Gem Wilder is a Wellington based writer, reader, arts lover, mother, DJ and dancer. They have published and performed their work in Sport, Turbine Kapohau, Is it Bedtime Yet?, Out Here, The Spinoff, The Sapling, LitCrawl, Enjoy Gallery, Chop Suey Hui and The Dowse. Their work often focuses on family, ritual, religion, and their hometown, Te Awakairangi. They are currently on the judging panel for the 2022 Jann Medlicott Acorn Prize for Fiction at the Ockham New Zealand Book Awards, which leaves them with no time for writing.
What attracted you to writing?
I can’t afford to go to therapy. That was my initial, flippant answer to this question, but actually it’s pretty much the truth. I have ADHD so I often find it hard to focus my thoughts and concentrate. Sitting down to work on a poem or essay gives me the space to tap into whatever issue has been buzzing away like white noise in the background of my brain.
Do you have a favourite personal essay?
Oh wow, so many. One that I’ve been carrying with me for the past year or so, as someone who has come out of a long term relationship, is ‘The Crane Wife’ by CJ Hauser. So many moments in that piece cut right to the depths of emotions I’d been repressing.
I’m a big fan of ‘Mother, Writer, Monster, Maid’ by Rufi Thorpe and often quote the line “Your father……is Jodi FUCKING Picoult” to myself.
Hanif Abdurraqib is one of my all-time favourite writers, and ‘On One-On-One’, the first of his series on basketball movies for The Paris Review, is a masterpiece.
I could go on but I’ll limit myself to just these three.
What’s one thing you do to develop a distinct voice in your own work?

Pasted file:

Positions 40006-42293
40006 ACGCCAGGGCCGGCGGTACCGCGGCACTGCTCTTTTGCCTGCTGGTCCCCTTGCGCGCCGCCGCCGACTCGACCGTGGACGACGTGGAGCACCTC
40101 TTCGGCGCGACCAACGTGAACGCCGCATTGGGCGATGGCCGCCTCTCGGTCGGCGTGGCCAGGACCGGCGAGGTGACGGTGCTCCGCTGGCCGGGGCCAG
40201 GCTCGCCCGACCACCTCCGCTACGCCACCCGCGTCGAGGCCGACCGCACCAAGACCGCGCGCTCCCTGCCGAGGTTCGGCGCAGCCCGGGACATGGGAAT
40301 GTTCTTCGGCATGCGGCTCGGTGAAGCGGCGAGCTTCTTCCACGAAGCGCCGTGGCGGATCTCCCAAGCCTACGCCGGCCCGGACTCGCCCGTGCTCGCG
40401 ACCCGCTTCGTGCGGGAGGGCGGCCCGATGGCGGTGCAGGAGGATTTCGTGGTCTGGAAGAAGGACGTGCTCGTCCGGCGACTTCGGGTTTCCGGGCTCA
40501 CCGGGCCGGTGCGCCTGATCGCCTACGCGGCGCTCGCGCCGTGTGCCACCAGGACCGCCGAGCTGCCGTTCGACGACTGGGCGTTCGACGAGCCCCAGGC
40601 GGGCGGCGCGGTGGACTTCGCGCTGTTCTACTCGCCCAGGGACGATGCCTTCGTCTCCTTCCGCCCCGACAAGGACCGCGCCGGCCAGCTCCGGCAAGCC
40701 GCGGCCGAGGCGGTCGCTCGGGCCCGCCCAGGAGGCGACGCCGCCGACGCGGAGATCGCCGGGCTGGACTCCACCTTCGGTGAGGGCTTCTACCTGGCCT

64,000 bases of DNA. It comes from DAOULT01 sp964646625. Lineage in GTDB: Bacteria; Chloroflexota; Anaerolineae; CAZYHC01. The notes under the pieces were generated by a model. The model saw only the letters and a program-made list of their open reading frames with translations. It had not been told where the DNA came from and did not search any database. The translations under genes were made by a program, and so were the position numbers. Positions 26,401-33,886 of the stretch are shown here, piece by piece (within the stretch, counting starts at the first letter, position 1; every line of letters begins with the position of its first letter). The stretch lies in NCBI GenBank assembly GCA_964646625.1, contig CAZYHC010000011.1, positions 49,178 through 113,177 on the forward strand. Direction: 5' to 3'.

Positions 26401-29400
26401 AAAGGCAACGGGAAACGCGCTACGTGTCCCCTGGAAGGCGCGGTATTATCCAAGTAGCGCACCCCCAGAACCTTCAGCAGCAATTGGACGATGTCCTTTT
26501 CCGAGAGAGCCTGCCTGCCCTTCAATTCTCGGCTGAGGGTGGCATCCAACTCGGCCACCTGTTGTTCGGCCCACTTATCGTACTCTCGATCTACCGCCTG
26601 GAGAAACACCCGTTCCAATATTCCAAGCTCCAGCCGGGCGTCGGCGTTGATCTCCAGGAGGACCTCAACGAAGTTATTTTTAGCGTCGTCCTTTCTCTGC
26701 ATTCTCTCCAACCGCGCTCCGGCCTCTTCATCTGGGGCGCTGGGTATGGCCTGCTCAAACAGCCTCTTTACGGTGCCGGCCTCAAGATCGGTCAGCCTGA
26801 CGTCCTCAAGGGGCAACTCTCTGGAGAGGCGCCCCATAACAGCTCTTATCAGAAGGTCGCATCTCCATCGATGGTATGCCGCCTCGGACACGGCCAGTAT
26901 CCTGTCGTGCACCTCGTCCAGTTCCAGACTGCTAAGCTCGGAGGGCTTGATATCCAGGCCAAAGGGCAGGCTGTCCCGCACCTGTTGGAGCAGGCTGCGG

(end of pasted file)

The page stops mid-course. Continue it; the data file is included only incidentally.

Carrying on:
I’ve never really learned the rules of grammar, so I don’t feel restricted by them. It means I just write in a way that feels natural to me. I tend to have a bit of a casual, rebellious nature when it comes to writing – and life too, I guess – so I don’t feel like I have to edit my work to sound fancier/smarter. I figure people can take it or leave it, and I’m not fussed either way. My writing is primarily for myself, so I need to honour that first and foremost, otherwise what’s the point?
Where is your favourite place to write?
I like to write in community with friends. I’m most productive when joined by others, doing focused timed pomodoro sessions. Food Court Books in Newtown has been a favourite spot for this work, although I haven’t had the time to do a group writing session for months now. I miss it.
Tell us about the workshop, what should people expect?
I want people to really look inward and think about the words, speech patterns, idioms and so on that make them unique. I want people to loosen up and have fun with writing, to let go of perfection and over-editing. People should expect fun discussions, close study of casual language patterns, some exercises, and hopefully a bit of fun and self-discovery.
Keen to join Gem? Register now for the 2022 Kāpiti Writers’ Retreat